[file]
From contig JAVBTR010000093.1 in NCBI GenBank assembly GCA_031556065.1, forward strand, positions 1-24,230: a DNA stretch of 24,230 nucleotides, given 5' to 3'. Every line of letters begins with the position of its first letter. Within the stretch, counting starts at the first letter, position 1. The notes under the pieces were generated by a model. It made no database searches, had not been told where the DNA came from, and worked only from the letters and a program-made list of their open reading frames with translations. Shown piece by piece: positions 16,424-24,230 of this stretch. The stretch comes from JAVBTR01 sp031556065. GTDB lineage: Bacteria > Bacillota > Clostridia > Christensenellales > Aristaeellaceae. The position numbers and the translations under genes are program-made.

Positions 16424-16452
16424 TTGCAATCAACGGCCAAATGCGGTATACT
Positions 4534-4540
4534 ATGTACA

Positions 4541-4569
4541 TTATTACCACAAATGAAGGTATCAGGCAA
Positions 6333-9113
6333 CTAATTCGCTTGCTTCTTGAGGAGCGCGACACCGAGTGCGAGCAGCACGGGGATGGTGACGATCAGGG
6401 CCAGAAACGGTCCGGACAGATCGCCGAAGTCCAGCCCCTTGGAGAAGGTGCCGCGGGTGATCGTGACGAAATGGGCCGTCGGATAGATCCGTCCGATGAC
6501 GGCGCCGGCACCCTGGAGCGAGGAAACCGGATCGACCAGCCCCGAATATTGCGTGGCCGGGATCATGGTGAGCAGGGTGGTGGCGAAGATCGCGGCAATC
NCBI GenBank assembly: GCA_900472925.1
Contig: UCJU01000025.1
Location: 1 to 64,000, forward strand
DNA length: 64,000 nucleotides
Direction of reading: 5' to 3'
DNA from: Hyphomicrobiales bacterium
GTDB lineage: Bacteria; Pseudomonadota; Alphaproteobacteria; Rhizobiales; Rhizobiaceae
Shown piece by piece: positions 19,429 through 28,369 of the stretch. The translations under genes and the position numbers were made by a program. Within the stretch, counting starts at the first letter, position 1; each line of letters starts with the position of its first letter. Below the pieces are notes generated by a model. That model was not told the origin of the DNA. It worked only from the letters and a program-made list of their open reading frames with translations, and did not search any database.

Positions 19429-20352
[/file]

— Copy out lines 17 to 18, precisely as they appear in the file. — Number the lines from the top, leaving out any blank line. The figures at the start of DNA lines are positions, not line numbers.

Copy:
DNA from: Hyphomicrobiales bacterium
GTDB lineage: Bacteria; Pseudomonadota; Alphaproteobacteria; Rhizobiales; Rhizobiaceae